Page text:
When the band’s contracts with King and Decca Records ended in June 1969, it looked like the members might go their separate ways. Phillips and Gabriel were planning to go to college. Rutherford was already at Farnborough Technical College and Banks was at Essex University studying physics. BE
The group didn’t give up, though. They were signed to the new lable Charisma and recorded their second album, Trespass. It “showed the first signs of the band that Genesis would become – it was still more folk-based than most progressive rock of the period, and some of the songs couldn’t quite carry their length; and they had some way to go in terms of vocal and instrumental finesse. But it had reach if not grasp – most of the album was comprised of extended pieces, sung with dramatic, almost operatic intensity and highly involved arrangements and complex parts for all of the instruments. One number in particular, an extended conceptual piece called The Knife, stood out, and an excerpt from it was issued as a single.” BE
Nursery Cryme (1971):
After losing two members, Genesis brought in Phil Collins, a former child actor turned drummer. Guitarist Anthony Phillips, who suffered from crippling stage fright, was replaced by Steve Hackett. He was new enough to the band that he barely played on the Nursery Cryme album. Mike Rutherford wrote and played most of the guitar parts, including “The Musical Box,” the centerpiece of the album. The song, which originated during Phillips’ tenure and used some material he had composed, told a “Victorian-era story of children, murder, and ghostly apparitions.” BE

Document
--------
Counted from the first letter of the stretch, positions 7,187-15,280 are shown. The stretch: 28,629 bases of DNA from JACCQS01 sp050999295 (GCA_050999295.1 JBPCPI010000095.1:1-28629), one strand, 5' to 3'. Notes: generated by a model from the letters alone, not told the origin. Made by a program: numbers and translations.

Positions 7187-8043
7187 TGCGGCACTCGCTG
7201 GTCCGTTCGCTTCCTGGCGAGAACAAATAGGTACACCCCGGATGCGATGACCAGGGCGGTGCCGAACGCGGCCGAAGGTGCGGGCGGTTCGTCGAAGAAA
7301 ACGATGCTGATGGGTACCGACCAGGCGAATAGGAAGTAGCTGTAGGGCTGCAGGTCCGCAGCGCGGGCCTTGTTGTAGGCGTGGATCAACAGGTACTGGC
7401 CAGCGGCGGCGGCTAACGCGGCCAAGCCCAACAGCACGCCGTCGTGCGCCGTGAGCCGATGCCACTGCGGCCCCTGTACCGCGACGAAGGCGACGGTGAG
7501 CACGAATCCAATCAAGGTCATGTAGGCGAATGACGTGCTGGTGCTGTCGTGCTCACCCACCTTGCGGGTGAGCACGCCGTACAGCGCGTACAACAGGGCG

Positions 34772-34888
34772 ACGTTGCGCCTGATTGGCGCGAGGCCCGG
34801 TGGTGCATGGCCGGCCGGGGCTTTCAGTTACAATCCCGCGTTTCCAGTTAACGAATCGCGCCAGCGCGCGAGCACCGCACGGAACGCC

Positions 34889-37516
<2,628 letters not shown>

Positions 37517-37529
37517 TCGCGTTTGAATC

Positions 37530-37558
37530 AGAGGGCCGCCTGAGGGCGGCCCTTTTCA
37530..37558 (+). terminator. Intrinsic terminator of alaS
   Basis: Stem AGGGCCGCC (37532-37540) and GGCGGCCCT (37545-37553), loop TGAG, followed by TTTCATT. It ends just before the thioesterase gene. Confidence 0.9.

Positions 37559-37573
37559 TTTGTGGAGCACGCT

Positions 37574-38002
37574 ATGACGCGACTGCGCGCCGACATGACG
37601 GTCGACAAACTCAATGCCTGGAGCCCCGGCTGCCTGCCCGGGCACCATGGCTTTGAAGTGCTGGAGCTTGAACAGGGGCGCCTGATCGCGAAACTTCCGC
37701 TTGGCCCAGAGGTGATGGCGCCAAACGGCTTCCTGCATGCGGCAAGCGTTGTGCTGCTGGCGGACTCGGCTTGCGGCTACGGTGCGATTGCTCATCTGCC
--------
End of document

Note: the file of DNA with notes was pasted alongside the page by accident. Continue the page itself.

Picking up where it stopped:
The album “was far more exciting than most of the progressive rock of the period. Moreover, it had a daring edge…and while it might not have become a pop culture phenomenon, the album and the song did find an audience among collegiate listeners, principally from the more cerebral members of the public who were lofting Emerson, Lake & Palmer’s and Yes’ albums high up the charts.” BE
Peter Gabriel’s theatrical attributes fit well with the group’s live performances. He began extensively using “masks, makeup, and props in concert…[which] turned Genesis’ performances into multimedia events…Word soon began to spread about Genesis being an act that was worth hearing and, even more so, worth seeing in concert.” BE
“Foxtrot, issued in the fall of 1972, was the flash point in Genesis’ history, and not just on commercial terms. The writing, especially on Supper’s Ready – another conceptual piece, this time taking up an entire side of the LP – was as sophisticated as anything in progressive rock, and the lyrics were complex, serious, and clever, a far cry from the usual overblown words attached to most prog rock.” BE
A live album followed to capitalize on the band’s growing reputation as a stage act.
Selling England by the Pound (1973):
Selling England by the Pound “featured Gabriel’s strongest vocal performance and transcendent work by the rest of the band, especially Tony Banks’ keyboards, which took on a light yet fiercely lyrical profile.” BE “They were still a cult band in the United States…but thanks to a lot more FM radio play their music was getting heard beyond the ranks of the cultists, and finding new listeners.” BE